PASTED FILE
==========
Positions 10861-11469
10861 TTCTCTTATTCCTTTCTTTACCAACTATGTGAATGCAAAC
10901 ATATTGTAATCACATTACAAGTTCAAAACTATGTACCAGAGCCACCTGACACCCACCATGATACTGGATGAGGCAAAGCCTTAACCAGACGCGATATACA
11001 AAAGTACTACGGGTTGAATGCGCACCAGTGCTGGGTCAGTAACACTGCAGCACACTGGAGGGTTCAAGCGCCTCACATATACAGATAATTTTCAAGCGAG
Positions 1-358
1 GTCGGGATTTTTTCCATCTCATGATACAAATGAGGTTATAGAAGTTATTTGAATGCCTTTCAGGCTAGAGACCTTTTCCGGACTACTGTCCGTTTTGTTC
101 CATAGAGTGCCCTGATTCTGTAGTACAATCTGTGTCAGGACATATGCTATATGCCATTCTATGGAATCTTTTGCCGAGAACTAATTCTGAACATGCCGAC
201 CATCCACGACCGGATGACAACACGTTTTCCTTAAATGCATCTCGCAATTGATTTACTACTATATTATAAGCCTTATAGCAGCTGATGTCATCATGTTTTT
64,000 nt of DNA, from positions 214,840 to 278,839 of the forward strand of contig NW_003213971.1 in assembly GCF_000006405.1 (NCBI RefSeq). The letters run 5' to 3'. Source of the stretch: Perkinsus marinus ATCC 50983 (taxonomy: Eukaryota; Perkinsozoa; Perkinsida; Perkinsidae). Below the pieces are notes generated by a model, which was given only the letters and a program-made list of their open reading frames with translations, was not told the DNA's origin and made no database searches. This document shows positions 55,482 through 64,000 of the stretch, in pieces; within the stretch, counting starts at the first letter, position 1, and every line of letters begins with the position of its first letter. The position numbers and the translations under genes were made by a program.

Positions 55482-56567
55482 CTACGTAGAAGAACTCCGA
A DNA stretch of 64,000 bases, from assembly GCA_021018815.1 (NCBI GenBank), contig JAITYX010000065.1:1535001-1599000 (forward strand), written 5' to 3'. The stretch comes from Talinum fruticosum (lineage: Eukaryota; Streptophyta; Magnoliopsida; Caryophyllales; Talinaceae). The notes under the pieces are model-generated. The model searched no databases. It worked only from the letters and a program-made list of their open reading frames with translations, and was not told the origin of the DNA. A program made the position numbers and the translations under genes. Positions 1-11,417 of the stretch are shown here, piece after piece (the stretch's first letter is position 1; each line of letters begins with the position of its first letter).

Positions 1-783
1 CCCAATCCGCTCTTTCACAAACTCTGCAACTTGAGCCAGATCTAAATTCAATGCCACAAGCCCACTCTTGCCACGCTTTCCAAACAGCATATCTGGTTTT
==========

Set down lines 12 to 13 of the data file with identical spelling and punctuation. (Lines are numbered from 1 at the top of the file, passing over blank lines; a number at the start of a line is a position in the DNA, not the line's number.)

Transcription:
A DNA stretch of 64,000 bases, from assembly GCA_021018815.1 (NCBI GenBank), contig JAITYX010000065.1:1535001-1599000 (forward strand), written 5' to 3'. The stretch comes from Talinum fruticosum (lineage: Eukaryota; Streptophyta; Magnoliopsida; Caryophyllales; Talinaceae). The notes under the pieces are model-generated. The model searched no databases. It worked only from the letters and a program-made list of their open reading frames with translations, and was not told the origin of the DNA. A program made the position numbers and the translations under genes. Positions 1-11,417 of the stretch are shown here, piece after piece (the stretch's first letter is position 1; each line of letters begins with the position of its first letter).

Positions 1-783